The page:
Alright, so question twenty-one: What's the expected main focus of the new data privacy laws on the books and coming in the next year. Alright, so when the new laws that are out there, what are the focusing on?

You know, again, I think we're seeing CCPA light, CCPA heavy, or CCPA clone models. But, they're really going to focus away from notice of breach events - we've really built that out - to some form of notice of use of the data plus rights being given to the consumer to access, delete, or take that data and port it somewhere else. So, again, we're moving from a regime that's defined by access to, by bad guys, of data and then notice to the consumers at that point to one that requires companies to think about privacy as a set of rights that are possessed by the consumers whose data they're touching.

Steve Blickensderfer: I think we're going to see in terms of trends. Recall, California has long had an online privacy law. CalOPPA is what it's called for short. And we're used to seeing online privacy notices that explain the privacy notice of the particular website. Cookies and things like that. I think what we're going to see as the new CCPA does is expand the online privacy notice that we find on websites to encompass more than just the business's online data collection activities. It's going to include their offline data collection activities and their use activities. So, I think we're going to see more in terms of notice about what the business is doing and depending on how active the attorney general is in saying what is and what is not sufficient notice, you know, it may be pretty helpful notice about what a company is collecting about a consumer.

Jack Clabby: Yeah, I wouldn't be surprised too if some model laws that came through, you know, took the approach that Massachusetts and Gramm-Leach has where essentially requiring a company to write down what it does about its security practices. Right? So that's the WISP, the Written Information Security Plan. That's separate and apart, too, from privacy issues necessarily, but this idea that I'm going to take a piece of paper and I'm going to write down here's the data I have, here's how I protect it, and here's why I protect it that way, and here are the people who are sort of in charge of that data. I think that a WISP model, W-I-S-P, is something that we're going to see more of in what's coming next, particularly after the CCPA because the CCPA creates these rights. But, because it was sort of the legislative history of it happened rather suddenly, it focused on a lot of what customers would see when they interact with a business, but not too much on what a business can or should do to protect itself internally. So, I wouldn't be surprised if the next step even in California is something concrete like a WISP.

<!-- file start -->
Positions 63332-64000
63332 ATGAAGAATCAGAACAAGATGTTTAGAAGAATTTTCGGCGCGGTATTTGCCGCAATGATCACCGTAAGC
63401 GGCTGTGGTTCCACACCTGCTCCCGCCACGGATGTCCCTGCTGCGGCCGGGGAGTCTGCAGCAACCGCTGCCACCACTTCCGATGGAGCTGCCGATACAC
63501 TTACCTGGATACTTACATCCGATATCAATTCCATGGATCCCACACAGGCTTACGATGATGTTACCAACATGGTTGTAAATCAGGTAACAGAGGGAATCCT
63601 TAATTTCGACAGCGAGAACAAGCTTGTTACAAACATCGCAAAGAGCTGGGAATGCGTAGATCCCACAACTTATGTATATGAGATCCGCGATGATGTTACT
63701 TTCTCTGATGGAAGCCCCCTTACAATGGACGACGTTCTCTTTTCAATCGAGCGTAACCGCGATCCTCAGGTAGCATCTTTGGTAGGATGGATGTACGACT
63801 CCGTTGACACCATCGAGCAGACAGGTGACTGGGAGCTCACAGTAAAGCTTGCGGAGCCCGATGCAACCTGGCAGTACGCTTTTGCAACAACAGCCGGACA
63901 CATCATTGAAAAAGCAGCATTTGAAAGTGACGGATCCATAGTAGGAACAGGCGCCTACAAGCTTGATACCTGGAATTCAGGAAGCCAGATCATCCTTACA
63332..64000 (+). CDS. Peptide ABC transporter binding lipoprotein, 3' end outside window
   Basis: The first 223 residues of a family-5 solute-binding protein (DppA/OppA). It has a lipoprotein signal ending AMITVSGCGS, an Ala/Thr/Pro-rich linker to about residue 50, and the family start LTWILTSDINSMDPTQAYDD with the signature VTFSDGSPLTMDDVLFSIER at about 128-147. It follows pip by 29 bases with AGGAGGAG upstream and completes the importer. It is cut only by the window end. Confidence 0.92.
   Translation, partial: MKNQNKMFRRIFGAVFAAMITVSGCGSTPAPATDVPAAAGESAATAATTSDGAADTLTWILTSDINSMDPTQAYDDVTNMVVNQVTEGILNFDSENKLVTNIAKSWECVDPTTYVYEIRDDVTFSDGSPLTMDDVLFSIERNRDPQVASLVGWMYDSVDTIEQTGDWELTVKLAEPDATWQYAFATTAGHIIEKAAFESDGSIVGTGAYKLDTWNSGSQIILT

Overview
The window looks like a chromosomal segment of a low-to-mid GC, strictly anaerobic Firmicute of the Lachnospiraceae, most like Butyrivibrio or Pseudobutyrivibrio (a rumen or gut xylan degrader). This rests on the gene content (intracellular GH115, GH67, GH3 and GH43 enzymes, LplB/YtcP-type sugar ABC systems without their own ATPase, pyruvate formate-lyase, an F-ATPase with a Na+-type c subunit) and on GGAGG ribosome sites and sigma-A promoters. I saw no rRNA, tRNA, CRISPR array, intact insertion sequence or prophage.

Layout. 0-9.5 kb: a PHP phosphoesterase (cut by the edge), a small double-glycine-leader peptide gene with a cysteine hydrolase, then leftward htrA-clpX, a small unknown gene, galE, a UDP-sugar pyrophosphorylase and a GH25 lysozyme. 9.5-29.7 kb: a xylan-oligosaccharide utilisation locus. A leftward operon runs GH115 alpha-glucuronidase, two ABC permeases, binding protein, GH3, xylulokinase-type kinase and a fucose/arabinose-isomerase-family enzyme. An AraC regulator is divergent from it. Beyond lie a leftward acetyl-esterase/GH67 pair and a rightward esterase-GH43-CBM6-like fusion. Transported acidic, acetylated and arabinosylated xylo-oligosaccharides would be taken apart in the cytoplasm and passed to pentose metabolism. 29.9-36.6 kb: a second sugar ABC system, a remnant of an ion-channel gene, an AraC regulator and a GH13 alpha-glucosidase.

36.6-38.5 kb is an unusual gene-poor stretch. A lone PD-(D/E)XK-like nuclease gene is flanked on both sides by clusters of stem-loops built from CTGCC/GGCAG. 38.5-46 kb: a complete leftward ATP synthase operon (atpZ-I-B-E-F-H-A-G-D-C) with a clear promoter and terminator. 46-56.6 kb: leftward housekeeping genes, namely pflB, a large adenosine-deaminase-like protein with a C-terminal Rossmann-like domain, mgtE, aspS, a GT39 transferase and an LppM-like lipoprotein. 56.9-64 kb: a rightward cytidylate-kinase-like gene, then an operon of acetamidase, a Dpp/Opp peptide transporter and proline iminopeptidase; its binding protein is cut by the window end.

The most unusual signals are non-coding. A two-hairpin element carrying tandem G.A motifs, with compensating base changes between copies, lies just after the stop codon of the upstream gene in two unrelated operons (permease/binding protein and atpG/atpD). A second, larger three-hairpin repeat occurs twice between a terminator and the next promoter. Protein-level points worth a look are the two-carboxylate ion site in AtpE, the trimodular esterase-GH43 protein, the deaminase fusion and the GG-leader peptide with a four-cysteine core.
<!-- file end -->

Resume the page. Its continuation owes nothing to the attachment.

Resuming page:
Steve Blickensderfer: And we didn't really talk about this, although it was mentioned a little bit, private rights of action being caked into some of these laws. The proponents of the CCPA are actually have already introduced what's being colloquially termed the CCPA 2.0 which includes a private right of action for enforcing all parts of the CCPA. And so, and I failed to mention before, but the federal privacy legislation that is expected or at least has been recently passed around includes a private right of action for all or part of it. So, including provisions that allow for individuals to enforce the terms of these new laws is something that we can expect as well.

Jack Clabby: Alright. Well, thanks, Steve. And that rounds it out. That was the mailbag. I think by answering those questions over the several parts of this discussion we were able to go from does the CCPA apply to me to if it doesn't apply to me directly as a business but I get personal information, what am I as a service provider or as a third party? And then we talked a little bit about what other states are doing and what the future of privacy and security regulation might look like in the US.

We look forward to continuing the discussion among the panelists here and to future opportunities to talk to this audience. Thank you very much, everyone, for participating.